Flotilla sailing travel guide

Sailing in a flotilla is a fantastic way to devote a vacation to the pleasures of cruising in sunny climes, with minimal organisation on your part. Potter between lunch spots, or keep the sails hoisted: You’ve got the freedom to decide how much you want to sail, and how much you want to relax.
Ever sat on the shore on vacation and wondered how that family managed to afford that fancy sailing boat? Chances are, they’ve probably rented it for the week as part of a flotilla vacation.
In flotilla sailing you get your own boat, but are part of a small fleet. One big misconception about this set-up is that it’s really boring and controlled – people think you’ll follow the lead boat like it’s a mother goose and you’re some helpless gosling. Wrong: on flotilla, you can sail wherever you wish, just as long as you make it to the agreed meeting point by the end of the day. No, flotilla is anything but vanilla. And there’s nothing quite as thrilling as the moment the wind hits and the boat heels towards the water. The lines vibrate, the spray flies in your face, and you’ll bear down on the horizon with your heart racing.
Read on in our flotilla sailing guide for more details.

Flotilla sailing is…

great for close knit friends and family, who don’t mind an active vacation, nor being in close quarters with each other for days on end.

Flotilla sailing isn’t…

for those who like to stay put, or who get seasick – you’ll always be on the move.

When is the best time to go on a flotilla sailing vacation?

It’s always flotilla season somewhere. If you’re flotilla sailing in Europe, the season runs from May to October. Caribbean trips run all year around, except for September, and are most popular from December to March – when its tropical climes chime well with visitors from chilly Europe. The best time to flotilla sail in Europe is probably just outside summer, in May or September, to avoid the worst of the heat and crowds – though both are less problematic if you’re in command of your own floating breeze machine. Whilst the Greek Ionian Islands are calm all summer, the Greek Aegean can get strong winds on summer afternoons, when a wind called the Meltemi rises, and hurricane season in the Caribbean is technically from June until October. Sailors are weather-obsessed and flotilla leaders are no different; they’ll keep an eagle eye on the forecast and keep you safe.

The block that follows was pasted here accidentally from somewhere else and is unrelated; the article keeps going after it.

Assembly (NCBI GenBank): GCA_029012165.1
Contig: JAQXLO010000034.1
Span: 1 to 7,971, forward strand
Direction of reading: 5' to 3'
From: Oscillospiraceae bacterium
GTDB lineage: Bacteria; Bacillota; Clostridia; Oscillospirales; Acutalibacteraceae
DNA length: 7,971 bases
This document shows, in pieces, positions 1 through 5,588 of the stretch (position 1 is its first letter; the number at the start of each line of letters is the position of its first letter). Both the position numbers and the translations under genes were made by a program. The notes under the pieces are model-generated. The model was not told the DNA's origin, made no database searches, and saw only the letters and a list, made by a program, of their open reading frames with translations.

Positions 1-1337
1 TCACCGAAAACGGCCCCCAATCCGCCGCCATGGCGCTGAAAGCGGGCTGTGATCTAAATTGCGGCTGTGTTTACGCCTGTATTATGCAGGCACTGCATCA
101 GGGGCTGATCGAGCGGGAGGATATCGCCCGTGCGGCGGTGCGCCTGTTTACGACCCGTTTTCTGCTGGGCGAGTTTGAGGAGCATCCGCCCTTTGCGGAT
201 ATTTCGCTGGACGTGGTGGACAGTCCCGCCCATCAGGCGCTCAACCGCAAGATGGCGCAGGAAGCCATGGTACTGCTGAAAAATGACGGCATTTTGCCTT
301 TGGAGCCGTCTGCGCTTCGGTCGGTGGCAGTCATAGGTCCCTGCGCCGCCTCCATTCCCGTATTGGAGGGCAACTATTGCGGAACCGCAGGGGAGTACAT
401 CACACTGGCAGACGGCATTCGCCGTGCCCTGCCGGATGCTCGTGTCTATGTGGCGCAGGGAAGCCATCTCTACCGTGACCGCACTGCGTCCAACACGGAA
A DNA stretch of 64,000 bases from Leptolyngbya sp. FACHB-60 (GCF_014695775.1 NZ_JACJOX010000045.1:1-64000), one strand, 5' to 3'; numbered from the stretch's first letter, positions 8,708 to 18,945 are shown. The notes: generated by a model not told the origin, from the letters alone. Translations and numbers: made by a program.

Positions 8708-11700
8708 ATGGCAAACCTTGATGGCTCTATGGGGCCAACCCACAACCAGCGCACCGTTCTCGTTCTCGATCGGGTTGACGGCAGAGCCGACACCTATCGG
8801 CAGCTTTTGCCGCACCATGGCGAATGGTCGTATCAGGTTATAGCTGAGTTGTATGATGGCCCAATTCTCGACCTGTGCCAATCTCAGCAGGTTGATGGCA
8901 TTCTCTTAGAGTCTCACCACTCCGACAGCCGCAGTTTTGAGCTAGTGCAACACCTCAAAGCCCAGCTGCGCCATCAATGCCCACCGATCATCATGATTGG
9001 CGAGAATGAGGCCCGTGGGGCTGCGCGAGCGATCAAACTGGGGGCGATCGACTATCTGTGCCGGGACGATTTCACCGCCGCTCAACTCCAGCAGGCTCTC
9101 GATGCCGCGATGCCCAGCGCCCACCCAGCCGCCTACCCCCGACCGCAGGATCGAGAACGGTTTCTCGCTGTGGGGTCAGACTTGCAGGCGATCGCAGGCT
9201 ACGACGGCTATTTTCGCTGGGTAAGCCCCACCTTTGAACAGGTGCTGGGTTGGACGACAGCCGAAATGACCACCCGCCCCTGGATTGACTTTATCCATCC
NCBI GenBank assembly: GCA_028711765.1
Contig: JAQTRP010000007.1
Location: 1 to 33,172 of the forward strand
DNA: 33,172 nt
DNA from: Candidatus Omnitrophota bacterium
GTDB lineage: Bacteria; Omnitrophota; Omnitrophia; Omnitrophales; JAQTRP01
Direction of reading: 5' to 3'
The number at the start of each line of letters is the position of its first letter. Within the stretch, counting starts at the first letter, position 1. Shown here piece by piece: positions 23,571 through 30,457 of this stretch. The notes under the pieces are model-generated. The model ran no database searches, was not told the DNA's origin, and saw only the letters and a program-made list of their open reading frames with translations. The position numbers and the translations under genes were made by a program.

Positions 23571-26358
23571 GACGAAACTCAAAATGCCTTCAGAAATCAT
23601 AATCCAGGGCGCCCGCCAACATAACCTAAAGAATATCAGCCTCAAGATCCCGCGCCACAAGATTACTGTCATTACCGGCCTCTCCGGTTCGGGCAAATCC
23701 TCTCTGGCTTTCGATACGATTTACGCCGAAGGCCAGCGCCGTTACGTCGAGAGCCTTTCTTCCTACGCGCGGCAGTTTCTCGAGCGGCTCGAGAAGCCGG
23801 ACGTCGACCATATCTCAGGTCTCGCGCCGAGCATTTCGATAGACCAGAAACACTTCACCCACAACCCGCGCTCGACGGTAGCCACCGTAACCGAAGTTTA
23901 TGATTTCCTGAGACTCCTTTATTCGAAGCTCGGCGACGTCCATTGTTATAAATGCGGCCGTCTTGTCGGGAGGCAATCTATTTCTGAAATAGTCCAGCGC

Travel Team
If you'd like to chat about Flotilla sailing or need help finding a vacation to suit you we're very happy to help.

Flotilla sailing, month by month

From December to March, Caribbean sailing is at its peak popularity. There are lots of regattas around this time which attract competitive sailors and their performance vessels. The British Virgin Islands (BVI) Spring Regatta occurs from late March to early April in Tortola. In late April and May, the BVIs are quieter for sailing – you won’t have to play chicken with other boats over the last mooring buoy in the bay, and there’s less traffic to watch out for when you’re underway. May is the start of Europe’s flotilla season, and the big fleets of flotilla boats get their first outings out of the marinas. June is the start of hurricane season in the Caribbean and it’s very hot, but this doesn’t stop trips running. In the Ionian islands a lovely fresh breeze is blowing. From June to September, the maistros, a north-westerly wind, builds power throughout the day and is at its strongest in the afternoon, offering exciting sailing. July and August is peak time for cruise ships in Europe – especially in cities like Dubrovnik in Croatia and Sorrento on the Amalfi Coast. Your lead boat will time your visit to places like this so you don’t clash with the big ships and their enormous crowds. September is a quieter time to sail in Europe, as the beaches are less crowded. October marks the end of the flotilla season in Europe, and the start of more unsettled weather in the region. Autumn storms can bring strong winds – but there’s still enough good weather about to have a pleasant and safe trip. From November to April there is no flotilla sailing running in Europe, as there are winter storms and winds like the ‘bura’ in Croatia can whip the sea into a frenzy. Caribbean sailing runs all year round.
Written by Eloise Barker
Photo credits: [Page banner: Karla Car] [Is/isn't: Val Vesa] [When to go: _dChris]